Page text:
So far, all plans to keep an open and near-invisible border between the two have hit a brick wall of opposition from the DUP.

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Art Exhibit Highlights Impact of Climate Change

A warming planet is triggering extreme weather patterns, rising sea levels, and loss of wildlife habitats. An American art exhibit is delving into the effects of climate change, which include melting glaciers and the destruction of coral reefs.  VOA’s Deborah Block takes us to the University of Rhode Island to see how art is used to fight climate change.

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Smart Tech for the City of 2030

The future was here at a recent marquee tech show in Japan.  The Consumer Exhibition of Advanced Technology, or CEATEC, showcased technologies that may simplify our lives … or rapidly bring them to an end. VOA’s Arash Arabasadi takes us back to the future!

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Huge Expansion for Insect Factory Farms

Scientists worry about feeding 2 billion more people in the future as climate change hampers farmers and fishing fleet catches disappoint. To produce more protein more efficiently, startup companies are creating new kinds of farms that use artificial intelligence, robotics and advanced industrial techniques to raise tens of thousands of tons of insects to feed farmed fish and livestock. VOA’s Jim Randle reports that insects efficiently turn waste food into protein at a fraction of the environmental impact of other farm animals.

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Chinese Snooping Tech Spreads to Nations Vulnerable to Abuse

When hundreds of video cameras with the power to identify and track individuals started appearing in the streets of Belgrade, some protesters began having second thoughts about joining anti-government demonstrations in the Serbian capital.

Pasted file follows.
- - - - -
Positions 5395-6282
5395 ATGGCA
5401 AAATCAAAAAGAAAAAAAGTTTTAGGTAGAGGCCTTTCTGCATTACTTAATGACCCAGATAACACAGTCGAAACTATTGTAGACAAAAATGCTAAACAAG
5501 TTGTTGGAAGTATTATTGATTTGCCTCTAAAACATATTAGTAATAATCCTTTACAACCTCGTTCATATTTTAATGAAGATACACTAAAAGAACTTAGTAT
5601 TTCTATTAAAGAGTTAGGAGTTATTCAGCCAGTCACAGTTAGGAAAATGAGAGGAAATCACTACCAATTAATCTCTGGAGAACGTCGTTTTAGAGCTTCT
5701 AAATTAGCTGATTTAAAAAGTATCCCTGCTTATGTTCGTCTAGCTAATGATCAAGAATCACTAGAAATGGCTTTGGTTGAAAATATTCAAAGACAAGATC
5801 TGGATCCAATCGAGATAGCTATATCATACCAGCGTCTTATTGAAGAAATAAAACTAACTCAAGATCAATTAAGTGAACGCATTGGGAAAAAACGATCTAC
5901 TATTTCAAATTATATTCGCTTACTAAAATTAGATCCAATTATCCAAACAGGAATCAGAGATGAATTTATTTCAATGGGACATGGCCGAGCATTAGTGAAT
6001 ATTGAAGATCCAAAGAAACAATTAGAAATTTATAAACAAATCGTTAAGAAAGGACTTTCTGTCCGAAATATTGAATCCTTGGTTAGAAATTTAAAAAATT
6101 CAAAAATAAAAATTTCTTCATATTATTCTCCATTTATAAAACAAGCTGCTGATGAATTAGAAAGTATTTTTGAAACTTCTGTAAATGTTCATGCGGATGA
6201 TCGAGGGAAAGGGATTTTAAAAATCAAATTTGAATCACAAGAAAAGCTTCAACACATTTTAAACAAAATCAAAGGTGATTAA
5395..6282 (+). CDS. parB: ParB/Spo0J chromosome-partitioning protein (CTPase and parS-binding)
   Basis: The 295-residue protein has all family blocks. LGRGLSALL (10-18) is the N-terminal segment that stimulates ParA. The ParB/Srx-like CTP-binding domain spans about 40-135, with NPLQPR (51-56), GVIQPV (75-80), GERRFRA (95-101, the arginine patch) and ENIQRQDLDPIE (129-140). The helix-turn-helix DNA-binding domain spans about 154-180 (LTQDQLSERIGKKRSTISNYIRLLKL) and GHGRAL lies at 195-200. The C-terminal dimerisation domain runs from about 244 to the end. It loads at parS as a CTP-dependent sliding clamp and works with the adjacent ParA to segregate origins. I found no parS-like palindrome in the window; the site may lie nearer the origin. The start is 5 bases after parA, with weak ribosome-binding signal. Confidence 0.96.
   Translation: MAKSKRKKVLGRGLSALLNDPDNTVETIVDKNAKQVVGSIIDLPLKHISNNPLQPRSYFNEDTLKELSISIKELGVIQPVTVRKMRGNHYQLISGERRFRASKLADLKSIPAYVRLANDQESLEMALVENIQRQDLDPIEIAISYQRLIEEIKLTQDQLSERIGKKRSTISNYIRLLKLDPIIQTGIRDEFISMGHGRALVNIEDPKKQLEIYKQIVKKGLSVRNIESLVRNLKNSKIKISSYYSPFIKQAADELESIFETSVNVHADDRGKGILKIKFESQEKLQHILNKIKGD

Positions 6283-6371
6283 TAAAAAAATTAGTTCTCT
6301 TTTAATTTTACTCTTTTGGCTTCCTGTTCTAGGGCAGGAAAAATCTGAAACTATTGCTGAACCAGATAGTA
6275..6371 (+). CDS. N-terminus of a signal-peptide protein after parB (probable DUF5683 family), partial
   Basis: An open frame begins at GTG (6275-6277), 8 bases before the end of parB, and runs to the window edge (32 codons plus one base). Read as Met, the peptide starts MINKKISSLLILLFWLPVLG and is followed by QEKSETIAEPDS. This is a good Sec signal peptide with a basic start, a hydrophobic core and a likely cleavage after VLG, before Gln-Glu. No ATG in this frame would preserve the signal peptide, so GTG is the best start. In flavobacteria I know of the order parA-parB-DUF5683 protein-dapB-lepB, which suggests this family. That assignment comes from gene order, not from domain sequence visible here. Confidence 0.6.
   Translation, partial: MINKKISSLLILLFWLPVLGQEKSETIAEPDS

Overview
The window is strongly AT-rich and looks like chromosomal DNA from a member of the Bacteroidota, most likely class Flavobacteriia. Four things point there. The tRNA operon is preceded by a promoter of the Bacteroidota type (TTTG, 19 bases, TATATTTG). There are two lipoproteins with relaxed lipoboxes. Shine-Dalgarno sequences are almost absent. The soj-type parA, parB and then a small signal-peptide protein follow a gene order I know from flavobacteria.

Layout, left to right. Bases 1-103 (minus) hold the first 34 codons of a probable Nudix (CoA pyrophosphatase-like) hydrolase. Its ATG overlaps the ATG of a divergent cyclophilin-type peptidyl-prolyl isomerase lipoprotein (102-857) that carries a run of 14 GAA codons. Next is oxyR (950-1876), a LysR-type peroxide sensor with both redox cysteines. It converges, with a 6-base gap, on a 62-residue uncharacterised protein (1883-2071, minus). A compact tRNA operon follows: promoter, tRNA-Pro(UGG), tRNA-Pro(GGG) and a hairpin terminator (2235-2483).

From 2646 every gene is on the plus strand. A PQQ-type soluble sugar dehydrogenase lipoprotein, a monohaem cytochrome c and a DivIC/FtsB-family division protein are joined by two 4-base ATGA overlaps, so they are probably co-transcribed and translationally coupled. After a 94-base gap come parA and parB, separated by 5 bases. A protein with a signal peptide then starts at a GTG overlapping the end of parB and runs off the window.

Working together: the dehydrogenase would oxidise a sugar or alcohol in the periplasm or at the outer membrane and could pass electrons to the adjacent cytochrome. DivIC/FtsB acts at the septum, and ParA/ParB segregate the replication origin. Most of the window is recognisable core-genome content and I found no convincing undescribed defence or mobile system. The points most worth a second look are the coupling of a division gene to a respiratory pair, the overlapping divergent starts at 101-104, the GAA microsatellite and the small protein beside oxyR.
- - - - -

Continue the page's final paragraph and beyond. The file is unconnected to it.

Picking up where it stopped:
Local authorities assert the system, created by Chinese telecommunications company Huawei, helps reduce crime. Critics contend it erodes personal freedoms and exposes citizens to snooping by the Chinese government.

The cameras, equipped with facial recognition technology, are being rolled out across cities around the world, particularly in poorer countries with weak track records on human rights where Beijing has increased its influence through big business deals. With the United States claiming that Chinese state can get backdoor access to Huawei data, the rollout is raising concerns about the privacy of millions of people.


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Iran Detained 2nd French Researcher, Colleagues Say

The Iranian government has been holding a second French researcher in custody for the past four months, according to his colleagues.

Roland Marchal, a sub-Saharan Africa specialist at Paris university Sciences Po, was arrested in June when he traveled to Iran to visit his partner, Fariba Adelkhah, according to Sciences Po professor Richard Banegas.
Iranian authorities disclosed in July that they had arrested Adelkhah, a prominent anthropologist who holds dual French-Iranian nationality, on charges that have not been made public.
There was no immediate acknowledgement of Marchal’s arrest in Iranian state media.  
It’s unclear exactly what charges Marchal faces, but Banegas told The Associated Press that he and his colleagues consider him “an academic prisoner.”
The French Foreign Ministry did not immediately respond to requests for comment.




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Warren And Sanders Stockpile Millions More Than 2020 Rivals